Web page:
VANCOUVER (NEWS 1130) — B.C.’s restart plan includes the possibility of doing away with mandatory masks as soon as July, but many say they plan to keep their faces covered for the foreseeable future.
On Tuesday, Dr. Bonnie Henry announced that if case numbers remain low and 70 per cent of the population is vaccinated, indoor mask usage could become a matter of personal choice as early as July.
Masks have been mandatory in indoor, public spaces in the province since November 2020. While some people say they are excited to finally have fog-free glasses and uncovered faces, many are sharing concerns about doing away with masks too soon.
Elaine Yong’s daughter is immunocompromised after having a heart transplant when she was three weeks old, so her reaction to the easing of restrictions is mixed.
“A large part of me is relieved and overjoyed that I can have my parents over for the first time after more than a year … but I have to tell you that I also felt a lot of anxiety,” she says.
All the immune-compromised people in BC+their families will still have to take precautions, despite vaccines. Vaccines don't work for all transplant pts, for ex. Until studies confirm transmission from the vaccinated is negligible, we still need to protect the vulnerable.
— Elaine Yong (@ElaineYongYVR) May 26, 2021
Like Yong, Margaret Benson will also keep her mask on to protect herself and her husband. Benson is a kidney and double lung transplant recipient, and her husband has a rare blood cancer, making the both of them extremely vulnerable to viruses like COVID-19.
“I will probably wear a mask for a number of years indoors. Outdoors I’m feeling a little more confident to not necessarily wear a mask, but if I go to a place where there might be lots of people — then I do wear a mask,” she says.
In Richmond, it was common pre-pandemic for people to wear masks esp. in flu season outside and inside. I will continue to use one prob. for the rest of my life when it’s necessary ( on planes, busy malls, hospitals ) Viruses are airborne.
— Jacquie Wills (@Jacquie90168977) May 26, 2021
For some, masks were part of pre-pandemic normal
While masks have become a part of the new normal for many, for some wearing masks was already a common choice in the winter or during flu season.
Jeff Yu, a high school student who lives in Richmond, says he would sometimes mask up pre-pandemic.
“In Japan or Taiwan, where I’m from, masks are actually common. In the winter, if you had a cough or anything, it’s common to see people wearing masks before the pandemic happened,” he says.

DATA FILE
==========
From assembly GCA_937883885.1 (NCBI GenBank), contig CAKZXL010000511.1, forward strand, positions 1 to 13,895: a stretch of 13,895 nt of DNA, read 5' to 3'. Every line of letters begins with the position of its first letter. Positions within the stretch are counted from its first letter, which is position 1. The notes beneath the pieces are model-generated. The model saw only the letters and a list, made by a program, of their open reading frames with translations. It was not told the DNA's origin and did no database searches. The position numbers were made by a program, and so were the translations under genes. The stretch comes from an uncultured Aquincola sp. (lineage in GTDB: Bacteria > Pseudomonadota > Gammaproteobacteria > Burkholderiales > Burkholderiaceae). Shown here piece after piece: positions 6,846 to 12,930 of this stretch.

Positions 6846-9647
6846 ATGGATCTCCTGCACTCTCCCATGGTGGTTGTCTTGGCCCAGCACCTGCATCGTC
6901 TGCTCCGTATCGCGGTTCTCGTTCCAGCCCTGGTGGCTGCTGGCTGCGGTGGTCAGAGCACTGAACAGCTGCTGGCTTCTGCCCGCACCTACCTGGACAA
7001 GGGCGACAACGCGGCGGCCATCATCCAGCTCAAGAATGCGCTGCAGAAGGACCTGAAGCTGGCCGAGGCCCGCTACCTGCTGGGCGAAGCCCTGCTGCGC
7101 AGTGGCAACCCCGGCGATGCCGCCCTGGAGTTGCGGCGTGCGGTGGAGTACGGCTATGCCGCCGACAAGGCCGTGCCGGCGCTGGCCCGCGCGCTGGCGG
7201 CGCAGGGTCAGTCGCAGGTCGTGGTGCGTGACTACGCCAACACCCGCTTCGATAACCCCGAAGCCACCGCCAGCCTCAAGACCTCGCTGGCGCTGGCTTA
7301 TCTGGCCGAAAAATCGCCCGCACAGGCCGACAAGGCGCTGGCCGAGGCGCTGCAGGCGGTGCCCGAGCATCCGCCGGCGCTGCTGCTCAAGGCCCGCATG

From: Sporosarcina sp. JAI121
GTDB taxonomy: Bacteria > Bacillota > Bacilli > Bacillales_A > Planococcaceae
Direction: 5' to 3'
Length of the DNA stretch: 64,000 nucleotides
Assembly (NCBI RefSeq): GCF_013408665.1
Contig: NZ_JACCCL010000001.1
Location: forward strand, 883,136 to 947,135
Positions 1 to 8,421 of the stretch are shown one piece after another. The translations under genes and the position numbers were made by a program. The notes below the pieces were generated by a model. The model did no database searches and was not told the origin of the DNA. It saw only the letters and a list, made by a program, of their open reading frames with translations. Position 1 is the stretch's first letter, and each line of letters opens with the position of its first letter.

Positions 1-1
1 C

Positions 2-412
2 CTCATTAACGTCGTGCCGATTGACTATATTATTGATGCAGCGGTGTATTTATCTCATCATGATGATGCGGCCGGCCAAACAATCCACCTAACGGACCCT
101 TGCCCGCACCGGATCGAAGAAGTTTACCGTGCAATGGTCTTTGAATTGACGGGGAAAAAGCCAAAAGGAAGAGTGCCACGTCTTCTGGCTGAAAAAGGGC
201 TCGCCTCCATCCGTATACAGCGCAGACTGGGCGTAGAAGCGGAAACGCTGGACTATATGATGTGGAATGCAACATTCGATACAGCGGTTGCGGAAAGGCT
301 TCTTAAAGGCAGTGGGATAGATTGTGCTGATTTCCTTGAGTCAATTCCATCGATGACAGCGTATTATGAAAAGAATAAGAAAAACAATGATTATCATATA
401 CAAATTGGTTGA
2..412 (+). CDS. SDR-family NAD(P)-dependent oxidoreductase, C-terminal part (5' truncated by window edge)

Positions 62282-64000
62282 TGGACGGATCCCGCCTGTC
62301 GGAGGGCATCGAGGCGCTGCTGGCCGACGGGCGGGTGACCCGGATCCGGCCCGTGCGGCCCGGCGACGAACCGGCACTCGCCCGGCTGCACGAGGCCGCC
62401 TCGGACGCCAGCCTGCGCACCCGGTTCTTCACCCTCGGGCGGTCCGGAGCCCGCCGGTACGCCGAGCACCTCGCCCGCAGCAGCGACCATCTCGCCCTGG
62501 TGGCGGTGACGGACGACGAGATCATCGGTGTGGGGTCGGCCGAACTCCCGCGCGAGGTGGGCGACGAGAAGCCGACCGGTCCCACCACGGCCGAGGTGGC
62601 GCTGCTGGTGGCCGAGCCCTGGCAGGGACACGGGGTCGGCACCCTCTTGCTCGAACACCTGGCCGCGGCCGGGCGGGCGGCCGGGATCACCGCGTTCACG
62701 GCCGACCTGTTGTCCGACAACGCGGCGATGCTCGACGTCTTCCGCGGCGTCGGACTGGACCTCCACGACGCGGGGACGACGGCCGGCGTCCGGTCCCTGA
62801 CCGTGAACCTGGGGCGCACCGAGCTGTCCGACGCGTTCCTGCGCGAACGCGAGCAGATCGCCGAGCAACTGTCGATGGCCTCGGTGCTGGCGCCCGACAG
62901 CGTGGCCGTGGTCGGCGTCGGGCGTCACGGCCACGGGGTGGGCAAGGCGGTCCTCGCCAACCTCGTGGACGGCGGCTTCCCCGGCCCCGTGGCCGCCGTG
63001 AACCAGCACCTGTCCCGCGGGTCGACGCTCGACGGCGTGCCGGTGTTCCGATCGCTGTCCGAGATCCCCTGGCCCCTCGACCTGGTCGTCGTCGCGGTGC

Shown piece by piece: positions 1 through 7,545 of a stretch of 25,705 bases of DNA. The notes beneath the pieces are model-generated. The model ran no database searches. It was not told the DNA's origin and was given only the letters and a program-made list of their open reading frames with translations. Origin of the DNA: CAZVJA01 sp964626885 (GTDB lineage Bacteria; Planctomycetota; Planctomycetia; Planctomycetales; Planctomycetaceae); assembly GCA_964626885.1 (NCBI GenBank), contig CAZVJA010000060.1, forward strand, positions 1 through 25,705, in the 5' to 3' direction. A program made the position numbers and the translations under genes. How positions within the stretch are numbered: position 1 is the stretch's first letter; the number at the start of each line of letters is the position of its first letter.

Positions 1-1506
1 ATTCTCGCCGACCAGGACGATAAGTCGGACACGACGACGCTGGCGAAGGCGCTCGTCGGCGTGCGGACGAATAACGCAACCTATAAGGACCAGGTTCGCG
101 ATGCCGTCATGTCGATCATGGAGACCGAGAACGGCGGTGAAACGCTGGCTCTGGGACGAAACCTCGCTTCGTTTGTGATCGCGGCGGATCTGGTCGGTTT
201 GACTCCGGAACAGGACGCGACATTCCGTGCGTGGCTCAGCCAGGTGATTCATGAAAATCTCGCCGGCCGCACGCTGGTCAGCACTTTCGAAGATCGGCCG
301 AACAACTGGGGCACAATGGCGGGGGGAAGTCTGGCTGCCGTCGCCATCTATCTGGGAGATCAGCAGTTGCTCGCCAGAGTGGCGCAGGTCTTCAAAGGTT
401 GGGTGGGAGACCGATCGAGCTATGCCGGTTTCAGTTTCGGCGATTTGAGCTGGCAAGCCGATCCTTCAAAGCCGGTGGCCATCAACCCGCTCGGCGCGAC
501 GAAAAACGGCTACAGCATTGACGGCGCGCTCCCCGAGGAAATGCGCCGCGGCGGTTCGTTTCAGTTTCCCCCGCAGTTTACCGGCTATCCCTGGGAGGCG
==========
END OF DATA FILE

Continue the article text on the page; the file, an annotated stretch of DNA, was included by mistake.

“So I’m vaccinated but I’m going to continue to wear masks, like a surgical or cloth mask if I’m sick or just for the next bit because I’m still concerned about COVID right now.”
I probably won’t in the summer months, but as respiratory/flu season approaches I will. Definitely will keep wearing if I have to fly because I always have!
— Roschat (@roschat) May 26, 2021
Yong and her family didn’t wear masks before the pandemic but are happy to add another tool to their health and safety toolbox.
“We didn’t because it was just one of those things that in western North American society no one really wore masks. However, I really have been amazed that none of us really have had a cold [in the past year] … No respiratory issues, no one’s been sick – so I can really see the benefit of it.”
Yong hasn’t been the only one to notice the disappearance of the flu this year. The BC Centre for Disease Control says only one case of the flu was recorded in the 2020-21 season — a possible credit to the mask mandate, social distancing, and rigorous hand washing amid COVID-19.
As someone suffering from #LongCovid I will most certainly continue to wear my mask as much as possible and to even avoid social gatherings.
Until “herd immunity” is reached, I’m not taking any chances.
— TheElephantInTheRoom (@jonah_mcgarva) May 26, 2021
When masks become a matter of choice, some worry about backlash
Despite the potential health benefits, Yu says he is worried people who keep masking up may be judged — or worse. This is something he says he’s especially worried about after a friend of his was assaulted in San Francisco and had his mask ripped off.
“I’m very concerned that maybe if I go to a place where the mask-wearing rate won’t be as high and I’m wearing one, maybe they’ll think I’m sick, maybe they’ll think I’m spreading the virus,” he explains.
Shirley Paulsen also says she was shamed last fall at a farmer’s market for deciding to keep her mask on, and believes there’s potential for these public affronts to become worse in the future.
“At the end of the day it’s a personal choice, I’m protecting myself,” she says.
“Some people say ‘wearing a mask, what’s the point?’ But then you can say the same thing about a condom. A condom isn’t just used for pregnancies, they’re used for protection against unwanted diseases. If you need to be safe, then masks are prophylactic.”
Yong hopes the past year will make people more understanding of the choice to wear a mask.
“Everybody has a story and you can’t judge them by what they’re wearing, how they look, what they’re doing or need to do to stay safe. You have no idea what their story is. My daughter looks perfectly healthy and normal, if you saw her walking down the street, you would not know that she nearly died when she was three weeks old and required a heart transplant. But once you know that, it puts context into it, so hopefully we can understand that everyone has a story.”